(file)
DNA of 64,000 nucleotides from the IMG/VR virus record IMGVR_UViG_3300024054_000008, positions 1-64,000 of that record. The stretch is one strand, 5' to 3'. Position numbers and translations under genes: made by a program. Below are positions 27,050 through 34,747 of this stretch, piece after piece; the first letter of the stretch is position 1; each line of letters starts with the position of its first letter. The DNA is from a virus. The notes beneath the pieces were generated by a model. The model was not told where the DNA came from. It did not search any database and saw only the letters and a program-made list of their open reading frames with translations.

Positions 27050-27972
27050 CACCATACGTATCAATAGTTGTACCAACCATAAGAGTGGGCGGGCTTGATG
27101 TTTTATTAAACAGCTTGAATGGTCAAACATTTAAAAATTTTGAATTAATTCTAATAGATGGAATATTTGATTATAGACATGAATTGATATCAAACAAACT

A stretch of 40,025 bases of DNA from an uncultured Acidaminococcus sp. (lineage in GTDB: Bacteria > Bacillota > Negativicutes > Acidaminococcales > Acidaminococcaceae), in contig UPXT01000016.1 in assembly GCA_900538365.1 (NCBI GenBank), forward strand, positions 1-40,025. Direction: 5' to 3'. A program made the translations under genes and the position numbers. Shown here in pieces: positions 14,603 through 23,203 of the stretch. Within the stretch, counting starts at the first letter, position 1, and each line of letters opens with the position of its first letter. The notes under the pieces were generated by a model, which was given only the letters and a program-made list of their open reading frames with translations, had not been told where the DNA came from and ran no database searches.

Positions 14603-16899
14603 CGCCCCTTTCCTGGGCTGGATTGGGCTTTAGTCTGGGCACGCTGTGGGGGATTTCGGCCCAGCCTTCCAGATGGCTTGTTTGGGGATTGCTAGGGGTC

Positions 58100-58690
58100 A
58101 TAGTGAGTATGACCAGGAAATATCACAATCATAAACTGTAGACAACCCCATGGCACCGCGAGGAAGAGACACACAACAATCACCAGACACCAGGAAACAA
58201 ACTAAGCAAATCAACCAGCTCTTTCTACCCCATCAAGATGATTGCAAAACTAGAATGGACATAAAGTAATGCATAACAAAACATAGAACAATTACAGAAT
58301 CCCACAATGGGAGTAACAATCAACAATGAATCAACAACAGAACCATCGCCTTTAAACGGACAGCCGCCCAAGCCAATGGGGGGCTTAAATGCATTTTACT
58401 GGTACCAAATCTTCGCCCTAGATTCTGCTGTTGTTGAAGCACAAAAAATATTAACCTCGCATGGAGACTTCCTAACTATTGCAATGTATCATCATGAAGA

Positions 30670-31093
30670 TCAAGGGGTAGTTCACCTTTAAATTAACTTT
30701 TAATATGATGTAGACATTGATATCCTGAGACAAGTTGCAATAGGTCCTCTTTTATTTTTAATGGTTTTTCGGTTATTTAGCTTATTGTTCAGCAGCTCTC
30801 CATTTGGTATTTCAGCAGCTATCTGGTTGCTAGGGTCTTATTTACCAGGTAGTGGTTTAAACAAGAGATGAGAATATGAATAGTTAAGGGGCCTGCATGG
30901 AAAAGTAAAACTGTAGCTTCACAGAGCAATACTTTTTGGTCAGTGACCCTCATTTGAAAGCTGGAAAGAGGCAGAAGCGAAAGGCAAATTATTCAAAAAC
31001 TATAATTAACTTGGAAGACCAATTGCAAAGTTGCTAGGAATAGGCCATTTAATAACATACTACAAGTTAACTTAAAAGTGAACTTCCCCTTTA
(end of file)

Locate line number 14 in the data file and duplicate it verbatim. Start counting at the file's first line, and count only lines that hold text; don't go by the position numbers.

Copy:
Positions 30670-31093